Preckwinkle also proposed eliminating the Chicago Police gang database that, she said, is 128,000-strong. “Eleven percent of the entire African-American community is on that list, and four percent of the Latinx community. And how you get there is arbitrary and capricious — there’re no guidelines — and you don’t even know if you’re on it, and you can’t get off.”
She said the police share the database with ICE, employers and apartment-owners. “People can deny you employment or housing on the basis of the fact you’re on the gang database, and you don’t even know you’re there. The ACLU is suing us. We should cooperate with the plaintiffs and eliminate it.”
Preckwinkle has proposed an office of criminal justice within the mayor’s office with “a public policy locus but bring the stakeholders together to address the criminal justice and policing reforms that we need to make and also be the point of grant administration and distribution.”
There is an improved chance that the state government would be supportive of her criminal justice platform as mayor, which also includes more resources for anti-recidivism and violence prevention efforts, now that Democrats hold every level of power in Springfield, but Preckwinkle noted the state’s own challenges.
“We’re just hopeful that there’s progressive revenue at the state level that enables them to not only deal with their financial challenges but also to provide local units of government money — it’s called the Local Government Distributive Fund, LGDF — and that’s money that goes directly on a per capita basis to local units of government, and Chicago of course is a big unit of government.” She said she is optimistic to have Gov. J.B. Pritzker in office, applauding his “progressive agenda that will be tremendously helpful to Chicago.”
Preckwinkle said that police accountability and neighborhood revitalization are Chicagoans’ chief concerns. On economic development, Preckwinkle said her aldermanic career included efforts to revitalize North Kenwood, Douglas and Grand Boulevard.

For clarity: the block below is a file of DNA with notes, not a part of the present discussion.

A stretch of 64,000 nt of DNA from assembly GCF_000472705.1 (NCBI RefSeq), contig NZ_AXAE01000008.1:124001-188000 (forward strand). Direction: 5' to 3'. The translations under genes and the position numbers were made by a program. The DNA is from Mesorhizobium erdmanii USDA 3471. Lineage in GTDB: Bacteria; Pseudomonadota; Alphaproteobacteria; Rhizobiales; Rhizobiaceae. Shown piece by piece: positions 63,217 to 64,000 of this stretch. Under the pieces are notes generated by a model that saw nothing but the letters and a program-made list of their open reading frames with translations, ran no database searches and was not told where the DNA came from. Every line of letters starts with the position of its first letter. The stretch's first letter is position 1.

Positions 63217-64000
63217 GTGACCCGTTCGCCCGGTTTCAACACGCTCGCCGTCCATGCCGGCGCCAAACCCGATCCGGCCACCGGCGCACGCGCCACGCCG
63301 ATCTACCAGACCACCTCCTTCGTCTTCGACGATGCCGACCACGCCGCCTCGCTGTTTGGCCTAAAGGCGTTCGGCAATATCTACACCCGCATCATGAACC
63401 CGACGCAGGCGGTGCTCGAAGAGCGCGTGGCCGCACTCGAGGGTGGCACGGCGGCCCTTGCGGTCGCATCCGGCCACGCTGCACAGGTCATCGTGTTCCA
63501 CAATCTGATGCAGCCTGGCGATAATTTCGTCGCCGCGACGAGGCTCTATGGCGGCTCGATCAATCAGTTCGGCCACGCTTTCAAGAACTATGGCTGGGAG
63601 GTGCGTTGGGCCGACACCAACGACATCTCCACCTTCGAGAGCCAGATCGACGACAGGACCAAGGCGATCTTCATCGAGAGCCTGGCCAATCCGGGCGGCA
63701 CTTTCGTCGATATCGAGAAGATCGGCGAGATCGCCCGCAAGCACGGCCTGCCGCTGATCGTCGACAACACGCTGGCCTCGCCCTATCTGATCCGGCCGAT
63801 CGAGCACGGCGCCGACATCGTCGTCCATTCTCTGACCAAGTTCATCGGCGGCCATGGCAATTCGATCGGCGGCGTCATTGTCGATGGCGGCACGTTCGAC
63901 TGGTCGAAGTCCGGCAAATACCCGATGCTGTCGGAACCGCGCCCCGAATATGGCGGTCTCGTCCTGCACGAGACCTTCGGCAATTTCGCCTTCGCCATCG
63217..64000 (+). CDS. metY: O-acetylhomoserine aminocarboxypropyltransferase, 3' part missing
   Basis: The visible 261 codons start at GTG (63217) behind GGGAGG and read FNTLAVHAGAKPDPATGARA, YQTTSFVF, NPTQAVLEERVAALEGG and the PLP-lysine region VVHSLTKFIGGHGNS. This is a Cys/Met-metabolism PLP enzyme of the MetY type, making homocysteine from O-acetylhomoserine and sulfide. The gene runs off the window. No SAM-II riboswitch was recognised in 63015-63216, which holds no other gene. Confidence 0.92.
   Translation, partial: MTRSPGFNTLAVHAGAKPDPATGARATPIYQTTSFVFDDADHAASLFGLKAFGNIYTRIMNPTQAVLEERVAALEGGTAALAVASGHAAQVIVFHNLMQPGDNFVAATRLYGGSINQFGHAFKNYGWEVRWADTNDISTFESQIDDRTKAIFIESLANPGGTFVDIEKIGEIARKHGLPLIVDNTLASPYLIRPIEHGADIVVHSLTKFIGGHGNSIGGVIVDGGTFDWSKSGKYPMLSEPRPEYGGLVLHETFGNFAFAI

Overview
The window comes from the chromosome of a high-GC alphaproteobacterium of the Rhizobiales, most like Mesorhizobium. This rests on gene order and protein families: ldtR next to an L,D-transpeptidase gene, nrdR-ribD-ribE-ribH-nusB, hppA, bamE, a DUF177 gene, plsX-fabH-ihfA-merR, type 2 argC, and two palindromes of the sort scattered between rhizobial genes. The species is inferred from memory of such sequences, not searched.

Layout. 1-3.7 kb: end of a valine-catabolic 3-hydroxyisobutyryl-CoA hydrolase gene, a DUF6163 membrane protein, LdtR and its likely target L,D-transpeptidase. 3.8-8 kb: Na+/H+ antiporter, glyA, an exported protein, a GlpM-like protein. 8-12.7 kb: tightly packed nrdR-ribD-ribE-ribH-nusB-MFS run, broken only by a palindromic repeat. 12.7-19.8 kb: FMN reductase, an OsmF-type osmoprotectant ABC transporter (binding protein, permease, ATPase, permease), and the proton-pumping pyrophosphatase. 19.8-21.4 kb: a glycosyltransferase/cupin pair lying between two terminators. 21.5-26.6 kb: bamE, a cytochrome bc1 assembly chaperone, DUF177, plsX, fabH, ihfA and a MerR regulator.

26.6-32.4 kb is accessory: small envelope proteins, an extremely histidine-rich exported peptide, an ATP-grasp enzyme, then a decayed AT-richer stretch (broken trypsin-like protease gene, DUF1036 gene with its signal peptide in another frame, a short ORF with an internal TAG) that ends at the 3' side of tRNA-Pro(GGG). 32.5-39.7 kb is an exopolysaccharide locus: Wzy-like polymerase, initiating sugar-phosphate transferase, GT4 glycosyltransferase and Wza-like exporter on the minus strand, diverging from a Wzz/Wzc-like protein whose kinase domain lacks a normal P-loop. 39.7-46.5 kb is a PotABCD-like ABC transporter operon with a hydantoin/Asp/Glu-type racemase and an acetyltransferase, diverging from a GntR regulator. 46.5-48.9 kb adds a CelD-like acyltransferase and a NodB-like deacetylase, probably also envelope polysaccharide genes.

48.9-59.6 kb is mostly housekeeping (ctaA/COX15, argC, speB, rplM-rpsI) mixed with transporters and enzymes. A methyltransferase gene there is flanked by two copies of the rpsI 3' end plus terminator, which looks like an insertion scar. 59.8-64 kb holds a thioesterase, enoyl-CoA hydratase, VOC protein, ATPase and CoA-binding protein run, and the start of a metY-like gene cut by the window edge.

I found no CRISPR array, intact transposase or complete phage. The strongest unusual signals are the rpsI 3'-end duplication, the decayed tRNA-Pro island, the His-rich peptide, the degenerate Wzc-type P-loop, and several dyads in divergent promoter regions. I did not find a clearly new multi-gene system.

Her campaign released an environmental platform on Thursday and said the specter of lead service lines poisoning the city’s water supply is a social justice issue. She acknowledged that it will require a massive infrastructural project to solve and, asked how the city would pay for it, Preckwinkle said Chicago would look for federal resources and to the state, especially in its capital bill; the city might be able to use its own capital resources, too.
“We don’t know what the magnitude of the problem is,” she said. With the current requirement just to test 50 houses in three years, “There hasn’t been a systemic evaluation of what the magnitude of the problem is and where it’s the worst.” Preckwinkle prescribes an assessment followed by prioritization on replacing pipes.
Anyone who had a dollar for every time a Chicagoan has questioned why anybody would want to be the Windy City’s mayor would hold a healthy degree of wealth. Preckwinkle wants the job. “I’m doing this because I can,” she said in September when she launched her candidacy in a Kenwood hotel ballroom. “I’m doing this because it’s necessary. I don’t make this decision lightly.” A sign counting down the days until the election hangs on the wall in her River North campaign headquarters.
“We have a beautiful city, and it has great neighborhoods, and it has a bright future. And I think the important thing to remember is” — she laughed. “This is a city that has faced tremendous challenges in the past and has survived and thrived. I mean, it practically burned to the ground, right? And yet it was rebuilt. We face tremendous challenges, but we should not forget the assets that we have”: the incredibly diverse economy, the neighborhoods, the skilled workforce. McDonald’s and other corporations relocated from the suburbs to the city for these reasons and because its employees wanted to live in Chicago.
Chicago must recognize its strengths as it tries to deal with its challenges, she said.